They pointed out that whether Datuk Seri Dr. Mahathir Mohamad steps down as UMNO President, Datuk Seri Dr. Ling Liong Sik as MCA President, Datuk Seri S. Samy Vellu as MIC President and Datuk Seri Dr. Lim Keng Yaik as Gerakan President are accepted as matters for their respective political parties to decide and there had been no attempt by anyone outside these parties, whether in NGOs or NGIs (non-government individuals) to try to influence or mobilise public opinion that they should relinquish their party posts and retire from politics, regardless of the decision of their respective parties as has happened with regard to the DAP.
They also ask why those who are demanding that I should step down as DAP National Chairman to accept responsibility for the two electoral defeats of the party in the 1995 and 1999 general elections do not make similar demands that Parti Rakyat President Dr. Syed Husin Ali should similarly resign as party president and retire from politics for leading his party to electoral defeats in three consecutive general elections.
I do not want it to be misunderstood that I am in any manner suggesting that Dr. Syed Husin Ali should also retire from politics should I decide to step down as DAP National Chairman, but these are legitimate questions which are being posed by the DAP rank-and-file.
The DAP Central Executive Committee at its meeting on December 12, 1999 had unanimously given me a vote of confidence as National Chairman.
I had been appointed DAP National Chairman ten days earlier after I had tendered my resignation as DAP Secretary-General for 30 years to accept full responsibility for the catastrophic defeat of the DAP and failure to bring about a paradigm shift in Malaysian politics in the 1999 general election to smash the political hegemony and two-thirds majority of the Barisan Nasional.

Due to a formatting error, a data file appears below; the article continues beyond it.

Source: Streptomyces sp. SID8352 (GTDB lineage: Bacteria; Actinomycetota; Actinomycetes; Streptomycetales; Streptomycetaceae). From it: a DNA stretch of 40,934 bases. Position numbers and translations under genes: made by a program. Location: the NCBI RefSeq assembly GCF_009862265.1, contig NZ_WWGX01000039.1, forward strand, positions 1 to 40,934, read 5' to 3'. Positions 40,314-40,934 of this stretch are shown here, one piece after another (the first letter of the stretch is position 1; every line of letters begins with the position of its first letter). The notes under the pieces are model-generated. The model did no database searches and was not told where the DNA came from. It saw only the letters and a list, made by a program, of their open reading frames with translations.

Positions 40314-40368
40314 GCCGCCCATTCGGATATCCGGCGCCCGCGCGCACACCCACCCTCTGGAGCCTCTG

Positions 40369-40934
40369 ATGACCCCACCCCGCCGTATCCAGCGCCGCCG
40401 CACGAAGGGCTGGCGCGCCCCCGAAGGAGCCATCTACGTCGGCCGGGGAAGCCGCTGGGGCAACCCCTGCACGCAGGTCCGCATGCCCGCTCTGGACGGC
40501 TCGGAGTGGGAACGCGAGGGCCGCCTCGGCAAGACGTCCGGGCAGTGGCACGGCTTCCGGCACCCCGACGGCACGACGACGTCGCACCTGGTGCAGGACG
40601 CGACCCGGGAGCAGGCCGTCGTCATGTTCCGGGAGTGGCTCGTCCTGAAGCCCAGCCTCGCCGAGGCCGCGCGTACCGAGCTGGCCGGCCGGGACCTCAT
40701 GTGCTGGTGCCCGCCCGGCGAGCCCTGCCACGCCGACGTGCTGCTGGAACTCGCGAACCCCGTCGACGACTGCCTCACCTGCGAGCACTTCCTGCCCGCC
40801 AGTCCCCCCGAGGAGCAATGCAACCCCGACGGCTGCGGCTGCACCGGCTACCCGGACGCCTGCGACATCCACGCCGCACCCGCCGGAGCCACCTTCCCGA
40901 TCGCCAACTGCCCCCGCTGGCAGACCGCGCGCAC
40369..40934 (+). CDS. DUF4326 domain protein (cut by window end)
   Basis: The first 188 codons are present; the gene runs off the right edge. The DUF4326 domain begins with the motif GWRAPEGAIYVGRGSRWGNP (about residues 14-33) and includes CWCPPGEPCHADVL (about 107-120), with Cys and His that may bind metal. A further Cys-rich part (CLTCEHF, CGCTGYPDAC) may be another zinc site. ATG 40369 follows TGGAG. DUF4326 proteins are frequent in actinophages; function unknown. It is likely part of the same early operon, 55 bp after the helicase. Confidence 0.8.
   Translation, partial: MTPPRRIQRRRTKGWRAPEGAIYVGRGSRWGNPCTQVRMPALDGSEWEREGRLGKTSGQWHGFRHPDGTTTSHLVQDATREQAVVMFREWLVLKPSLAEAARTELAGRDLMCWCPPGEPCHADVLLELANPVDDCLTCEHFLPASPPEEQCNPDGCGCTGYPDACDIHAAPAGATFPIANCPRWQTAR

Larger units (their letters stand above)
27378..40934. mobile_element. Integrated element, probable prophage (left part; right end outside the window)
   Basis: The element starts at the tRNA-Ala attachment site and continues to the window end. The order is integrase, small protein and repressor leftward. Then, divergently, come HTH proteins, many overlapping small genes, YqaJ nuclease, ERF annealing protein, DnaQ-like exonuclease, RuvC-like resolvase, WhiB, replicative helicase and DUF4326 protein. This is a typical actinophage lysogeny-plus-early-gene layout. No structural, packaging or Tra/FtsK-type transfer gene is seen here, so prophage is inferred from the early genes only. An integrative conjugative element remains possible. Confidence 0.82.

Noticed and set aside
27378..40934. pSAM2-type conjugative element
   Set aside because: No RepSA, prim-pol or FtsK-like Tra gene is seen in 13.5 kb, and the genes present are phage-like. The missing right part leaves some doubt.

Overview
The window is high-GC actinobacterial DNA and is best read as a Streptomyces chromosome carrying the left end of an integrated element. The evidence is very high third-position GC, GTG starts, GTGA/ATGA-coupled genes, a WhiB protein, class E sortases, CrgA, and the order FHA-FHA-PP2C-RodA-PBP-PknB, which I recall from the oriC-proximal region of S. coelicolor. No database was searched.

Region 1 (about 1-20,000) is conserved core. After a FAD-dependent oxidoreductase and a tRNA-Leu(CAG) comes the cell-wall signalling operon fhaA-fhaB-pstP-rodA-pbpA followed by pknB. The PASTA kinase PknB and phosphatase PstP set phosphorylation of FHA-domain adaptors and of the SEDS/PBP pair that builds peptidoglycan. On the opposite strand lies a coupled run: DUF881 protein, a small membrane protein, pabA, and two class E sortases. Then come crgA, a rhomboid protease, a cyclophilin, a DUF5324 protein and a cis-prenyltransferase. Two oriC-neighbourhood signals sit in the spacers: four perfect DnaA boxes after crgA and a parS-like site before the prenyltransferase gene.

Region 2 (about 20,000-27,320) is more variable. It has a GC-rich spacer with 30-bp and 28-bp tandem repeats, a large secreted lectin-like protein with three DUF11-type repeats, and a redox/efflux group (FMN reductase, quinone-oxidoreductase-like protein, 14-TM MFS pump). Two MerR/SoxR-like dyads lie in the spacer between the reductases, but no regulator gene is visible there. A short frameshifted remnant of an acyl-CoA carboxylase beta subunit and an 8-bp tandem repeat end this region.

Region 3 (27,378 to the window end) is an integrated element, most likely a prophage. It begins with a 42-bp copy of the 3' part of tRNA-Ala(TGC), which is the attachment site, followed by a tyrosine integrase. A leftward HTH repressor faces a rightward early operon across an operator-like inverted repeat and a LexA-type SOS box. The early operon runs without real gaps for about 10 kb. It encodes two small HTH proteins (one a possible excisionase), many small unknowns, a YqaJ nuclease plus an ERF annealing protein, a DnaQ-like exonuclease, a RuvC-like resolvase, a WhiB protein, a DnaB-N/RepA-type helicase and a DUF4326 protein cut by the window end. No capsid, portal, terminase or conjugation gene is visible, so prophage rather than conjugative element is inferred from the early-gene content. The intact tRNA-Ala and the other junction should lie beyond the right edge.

There was however a continuing clamour outside the party that I should resign as DAP National Chairman and retire from politics.
This was why on December 14, 1999, I elaborated on my earlier statement that I will not cling to any party position if the CEC or the party rank and file feel that I should relinquish all party posts.
I said I would make use of the next two or three months to get
direct feedback from the public as to whether I have outlived my political
usefulness and whether, although I have the unanimous support of the
CEC to continue as National Chairman, I should give in to the clamour from
certain quarters outside
the party and resign as National Chairman and retire from Malaysian politics.
I stressed that I will not tarry a day longer if I have outlived my political usefulness for the cause to restore justice, freedom, democracy and good governance and to build a new Malaysia.
I have thought long and hard to the clamour from outside the party for
my resignation as DAP National Chairman and that I should retire from Malaysian
politics. I shall announce my political future by this weekend.
Those who have been clamouring for my political retirement basically belong to two groups: those who have political axes to grind against me and those who are bona fide.
I believe that even those who have political agendas of their own are entitled to have the opportunity to give their views, and I will give them due consideration - after discounting their personal and political bias.
There is the view that I am an obstacle to the recruitment of new members into the DAP, as if the DAP leadership comprised oldsters who have no inkling about the aspirations of young generation of Malaysians.
The facts would speak for themselves. The Penang DAP State Committee, for instance, with its 19 members, have an average age of 40, with more than fifty per cent with university or professional background. Four of the State Committee members are in their 20s, five in their 30s, six in their 40s and four in their 50s.
Four or more than 20 per cent of State Committee members are women,
making the Penang DAP State leadership the first to have the highest percentage
of women participation - with the potential to be the first DAP state leadership
to meet the international target of 30 per cent women participation in
political leadership positions.